“‘A trial court should admit medical expert testimony if physicians would accept it as useful and reliable,’ but it need not be conclusive because ‘medical knowledge is often uncertain.’ ‘The human body is complex, etiology is often uncertain, and ethical concerns often prevent double-blind studies calculated to establish statistical proof.’ Where the foundation is sufficient, the litigant is ‘entitled to have the jury decide upon [the experts’] credibility, rather than the judge.’”

Primiano, 598 F.3d at 566 (footnotes omitted; quoting United States v. Sandoval-Mendoza, 472 F.3d 645, 655-56 (9th Cir. 2006) ). This also reflected the findings of other circuits:

“Other circuits have taken similar approaches focusing especially on experience. The Sixth Circuit held that a district court abused its discretion by excluding a physician’s testimony based on extensive, relevant experience even though he had not cited medical literature supporting his view. Likewise the Third Circuit pointed out that a doctor’s experience might be good reason to admit his testimony. Thus under our precedents and those of other circuits, the district court in this case was pushing against the current, but that alone does not imply an abuse of discretion.”

Primiano, 598 F.3d at 566 (footnotes omitted; citing Dickenson v. Cardiac & Thoracic Surgery of E. Tenn., 388 F .3d 976, 982 (6th Cir. 2004) ; Schneider ex rel. Estate of Schneider v. Fried, 320 F.3d 396, 406-07 (3d Cir. 2003)) .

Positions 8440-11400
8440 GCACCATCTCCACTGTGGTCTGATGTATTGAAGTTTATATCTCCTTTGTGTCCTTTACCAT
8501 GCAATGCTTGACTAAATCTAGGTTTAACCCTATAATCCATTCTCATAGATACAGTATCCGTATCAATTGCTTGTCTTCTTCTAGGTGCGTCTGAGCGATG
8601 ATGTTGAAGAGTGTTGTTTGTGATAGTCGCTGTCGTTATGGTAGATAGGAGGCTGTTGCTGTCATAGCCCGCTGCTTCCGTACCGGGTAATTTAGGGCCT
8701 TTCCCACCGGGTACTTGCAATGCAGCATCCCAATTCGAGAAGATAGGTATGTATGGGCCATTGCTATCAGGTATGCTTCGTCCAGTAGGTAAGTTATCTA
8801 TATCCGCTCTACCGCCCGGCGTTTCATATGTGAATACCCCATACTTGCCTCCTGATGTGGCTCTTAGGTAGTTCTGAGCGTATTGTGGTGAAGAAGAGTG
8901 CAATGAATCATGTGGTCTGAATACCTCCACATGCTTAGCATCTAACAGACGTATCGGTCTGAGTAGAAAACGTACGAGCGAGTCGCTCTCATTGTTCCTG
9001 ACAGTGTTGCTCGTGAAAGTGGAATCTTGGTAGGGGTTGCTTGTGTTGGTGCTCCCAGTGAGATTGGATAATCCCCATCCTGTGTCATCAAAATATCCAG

The circuit focused on three factors in reaching its conclusion that the exclusion of the expert medical opinion was erroneous. First, the circuit examined the “foundation” for the expert opinion. The expert was qualified to “render an opinion on elbow replacements” as:

“a board certified orthopedic surgeon and a professor at Brown University School of Medicine in the Division of Hand, Upper Extremity and Microvascular Surgery, … has published over a hundred articles in peer-reviewed medical journals including several specifically on the elbow … He has years of experience implanting various elbow prosthetics and has performed five to ten revisions of total elbow replacements that had been performed by other physicians. He has examined the various types of prosthetics available, and has maintained familiarity with the peer-reviewed literature. He testified that the very short lifespan of Ms. Primiano’s artifical elbow is ‘outside of my review of the known literature.’ He conceded on cross examination that there was ‘no published peer-reviewed article that [I’m] aware of that states a strict minimum lifespan of a polyethylene component in a total elbow system,’ but explained that ‘I wouldn’t expect any literature, because you don’t see it. It’s hard to write a paper about something that doesn’t occur. I mean, this is really bizarre.’”

Primiano, 598 F.3d at 566 (footnote omitted)